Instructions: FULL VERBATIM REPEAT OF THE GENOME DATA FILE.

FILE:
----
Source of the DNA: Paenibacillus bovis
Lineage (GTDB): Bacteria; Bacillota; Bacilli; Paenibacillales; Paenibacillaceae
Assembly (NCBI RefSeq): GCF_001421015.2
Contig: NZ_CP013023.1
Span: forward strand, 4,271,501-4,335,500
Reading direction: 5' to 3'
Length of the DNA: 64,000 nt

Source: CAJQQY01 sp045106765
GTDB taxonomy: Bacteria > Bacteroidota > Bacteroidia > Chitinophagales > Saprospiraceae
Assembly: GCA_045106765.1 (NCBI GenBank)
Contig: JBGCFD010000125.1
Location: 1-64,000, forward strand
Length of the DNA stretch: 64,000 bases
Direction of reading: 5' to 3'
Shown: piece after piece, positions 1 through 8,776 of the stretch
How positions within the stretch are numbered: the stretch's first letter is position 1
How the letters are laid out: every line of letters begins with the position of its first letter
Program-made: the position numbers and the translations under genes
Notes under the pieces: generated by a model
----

Source of the DNA: Paenibacillus bovis
Lineage (GTDB): Bacteria; Bacillota; Bacilli; Paenibacillales; Paenibacillaceae
Assembly (NCBI RefSeq): GCF_001421015.2
Contig: NZ_CP013023.1
Span: forward strand, 4,271,501-4,335,500
Reading direction: 5' to 3'
Length of the DNA: 64,000 nt

Source: CAJQQY01 sp045106765
GTDB taxonomy: Bacteria > Bacteroidota > Bacteroidia > Chitinophagales > Saprospiraceae
Assembly: GCA_045106765.1 (NCBI GenBank)
Contig: JBGCFD010000125.1
Location: 1-64,000, forward strand
Length of the DNA stretch: 64,000 bases
Direction of reading: 5' to 3'
Shown: piece after piece, positions 1 through 8,776 of the stretch
How positions within the stretch are numbered: the stretch's first letter is position 1
How the letters are laid out: every line of letters begins with the position of its first letter
Program-made: the position numbers and the translations under genes
Notes under the pieces: generated by a model